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by Catherynne M. Valente
Reviewed by Tim Jones

In the nineteenth and early twentieth centuries, many classical music composers, especially from Eastern European countries, incorporated the folk tunes of their native countries into their symphonies—in fact, some of these composers, such as Leoš Janáek, spent a great deal of time collecting and annotating folk tunes.

To someone like me who lacks the cultural heritage that produced these folk tunes, listening to such symphonies is a curious and not entirely satisfying experience. One ear is tuned to a classical symphony—the other is waiting for the next folk tune to pop into view. "Is that a folk tune … no, wait … ah, there it is! What a lovely melody!"

I found reading Catherynne M. Valente's Deathless to be like listening to one of these symphonies. The 'Deathless" of the title is Koschei the Deathless of Russian folklore, and the narrative of the novel fuses twentieth century Russian history, centering on the Siege of Leningrad, with Russian folktales about Koschei, Baba Yaga, and Marya Morevna. (This is the same folklore that underpins Ekaterina Sedia's novel The Secret History of Moscow, which I also reviewed for Belletrista.)

Many reviewers have praised Deathless highly, and I can see why. The novel is full of beautiful writing, striking images, and brilliant descriptive prose. Marya Morevna is well realised as a tragic heroine, and Koschei reimagined as a tragic hero. Quotations from Anna Akhmatova's poems preface each part of the novel. The fairytale elements, when they do emerge from the narrative, with their rules of three and Marya as the inconvenient fourth, work well as fairytales.

But the integration between the fairytale and the realistic elements of the narrative failed to convince me. The privations of the post-Revolution New Economic Policy period, during which Marya grows up, and the immense hardships and terrible loss of life endured by the residents of Leningrad during the siege of the city in World War Two—a siege which lasted over two years and cost far more civilian lives than the bombings of Hiroshima and Nagasaki combined—are weighty and tragic historical matters that didn't sit well with me as the backdrop to a lush and romantic fairytale.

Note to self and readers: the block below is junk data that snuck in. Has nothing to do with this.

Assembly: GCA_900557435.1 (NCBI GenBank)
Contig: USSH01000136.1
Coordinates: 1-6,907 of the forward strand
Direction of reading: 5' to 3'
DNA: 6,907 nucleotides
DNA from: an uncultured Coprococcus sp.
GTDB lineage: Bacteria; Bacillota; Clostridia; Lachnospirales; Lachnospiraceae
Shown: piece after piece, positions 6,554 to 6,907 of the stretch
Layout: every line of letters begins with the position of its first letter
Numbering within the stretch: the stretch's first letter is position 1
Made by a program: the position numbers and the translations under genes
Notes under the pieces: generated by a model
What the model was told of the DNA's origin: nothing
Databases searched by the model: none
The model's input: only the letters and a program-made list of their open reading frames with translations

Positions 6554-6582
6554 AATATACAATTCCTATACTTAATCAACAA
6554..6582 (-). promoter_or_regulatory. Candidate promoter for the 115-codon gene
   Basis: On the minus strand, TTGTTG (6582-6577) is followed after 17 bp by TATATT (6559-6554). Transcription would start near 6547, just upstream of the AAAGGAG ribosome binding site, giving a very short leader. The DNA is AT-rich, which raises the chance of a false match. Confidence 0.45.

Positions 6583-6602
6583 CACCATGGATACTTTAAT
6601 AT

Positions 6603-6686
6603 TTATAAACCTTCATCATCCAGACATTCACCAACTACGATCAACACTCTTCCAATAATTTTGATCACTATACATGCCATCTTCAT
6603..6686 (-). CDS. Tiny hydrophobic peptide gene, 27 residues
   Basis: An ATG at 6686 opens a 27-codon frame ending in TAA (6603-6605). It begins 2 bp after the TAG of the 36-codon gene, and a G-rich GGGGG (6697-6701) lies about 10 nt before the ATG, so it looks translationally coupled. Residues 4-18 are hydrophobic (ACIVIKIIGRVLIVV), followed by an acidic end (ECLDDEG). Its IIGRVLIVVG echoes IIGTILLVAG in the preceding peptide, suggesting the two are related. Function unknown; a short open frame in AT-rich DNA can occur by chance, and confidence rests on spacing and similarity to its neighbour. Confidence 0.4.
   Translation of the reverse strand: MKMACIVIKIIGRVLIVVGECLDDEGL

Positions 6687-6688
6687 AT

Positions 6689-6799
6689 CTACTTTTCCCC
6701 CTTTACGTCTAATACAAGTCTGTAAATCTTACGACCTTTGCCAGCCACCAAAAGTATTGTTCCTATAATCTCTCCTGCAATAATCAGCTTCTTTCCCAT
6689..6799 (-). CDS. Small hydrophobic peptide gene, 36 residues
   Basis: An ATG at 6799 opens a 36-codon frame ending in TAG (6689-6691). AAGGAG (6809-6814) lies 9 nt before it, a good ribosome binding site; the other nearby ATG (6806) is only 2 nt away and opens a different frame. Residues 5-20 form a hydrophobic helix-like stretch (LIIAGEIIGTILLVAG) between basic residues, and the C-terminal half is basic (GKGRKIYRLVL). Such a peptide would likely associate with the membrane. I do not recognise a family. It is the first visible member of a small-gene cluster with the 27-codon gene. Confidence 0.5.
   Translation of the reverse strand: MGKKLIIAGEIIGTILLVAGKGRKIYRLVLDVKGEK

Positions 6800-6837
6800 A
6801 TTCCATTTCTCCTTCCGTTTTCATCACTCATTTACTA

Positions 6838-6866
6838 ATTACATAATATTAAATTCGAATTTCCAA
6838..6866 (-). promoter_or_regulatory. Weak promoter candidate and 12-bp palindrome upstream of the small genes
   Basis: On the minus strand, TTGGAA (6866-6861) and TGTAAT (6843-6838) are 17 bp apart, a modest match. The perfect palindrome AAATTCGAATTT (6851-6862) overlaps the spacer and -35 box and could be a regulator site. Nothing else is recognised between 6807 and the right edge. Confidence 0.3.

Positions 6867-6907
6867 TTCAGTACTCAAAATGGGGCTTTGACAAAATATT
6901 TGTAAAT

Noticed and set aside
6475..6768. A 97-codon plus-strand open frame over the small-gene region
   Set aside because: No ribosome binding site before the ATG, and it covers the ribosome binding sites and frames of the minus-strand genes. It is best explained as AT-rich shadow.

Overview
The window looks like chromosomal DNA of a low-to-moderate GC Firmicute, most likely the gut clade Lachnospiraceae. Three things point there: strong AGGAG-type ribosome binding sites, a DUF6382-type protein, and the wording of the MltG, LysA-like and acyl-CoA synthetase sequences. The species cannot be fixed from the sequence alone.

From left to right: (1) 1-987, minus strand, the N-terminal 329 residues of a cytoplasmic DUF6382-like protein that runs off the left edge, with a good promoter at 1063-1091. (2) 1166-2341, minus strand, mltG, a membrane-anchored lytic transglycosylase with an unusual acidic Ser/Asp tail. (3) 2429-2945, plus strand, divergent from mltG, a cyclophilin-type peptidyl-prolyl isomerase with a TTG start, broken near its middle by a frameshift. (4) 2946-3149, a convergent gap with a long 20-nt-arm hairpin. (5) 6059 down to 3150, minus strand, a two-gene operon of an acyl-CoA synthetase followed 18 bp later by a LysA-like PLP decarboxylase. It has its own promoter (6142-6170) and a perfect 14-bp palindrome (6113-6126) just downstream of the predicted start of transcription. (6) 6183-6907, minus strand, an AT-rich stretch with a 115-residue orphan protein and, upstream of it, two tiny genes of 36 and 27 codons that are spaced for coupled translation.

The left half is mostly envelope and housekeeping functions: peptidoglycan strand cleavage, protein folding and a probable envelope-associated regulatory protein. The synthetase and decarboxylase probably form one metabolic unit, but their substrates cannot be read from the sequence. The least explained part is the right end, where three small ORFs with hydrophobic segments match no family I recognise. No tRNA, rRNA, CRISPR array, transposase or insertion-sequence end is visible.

Writing this, I'm aware that I sound like some dreadful Soviet literary functionary from the era of socialist realism, complaining about petit-bourgeois tendencies in literature. So let me phrase the same criticism another way. My favourite part of this novel is a short interlude set in a timeless and deathless village called Yaichka, inhabited by people known only by their given names and patronymics, with their surnames remaining politely unmentioned. There live not only Marya Morevna and Koschei Bessmertny, but also Vladimir Ilyich (Lenin) with his two sons Leon (Trotsky) and Josef (Stalin), and even Tsar Nicholas II, Tsarina Alexandra, and that disreputable and magical monk, Grigory Rasputin.

In these scenes, the real and fairytale histories of Soviet Russia are brought together brilliantly, mediated by irony as these butchers on grand and lesser scales play in the forest like innocent children, the ghosts of their real and terrible conflicts poking through the surface narrative as minor spats that are all resolved by dinnertime. Then Yaichka is left behind, the grand, operatic narrative resumes, and the coherence is lost.

When I reviewed The Secret History of Moscow, I said that I found the scenes set in 1990s Moscow more convincing than the scenes set in the fairytale world under the city. For me, Deathless has the opposite problem: Fairyland is vividly real, but the “real world” is shadowy by comparison. Deathless is a flawed symphony, but my goodness, it contains some wonderful tunes.

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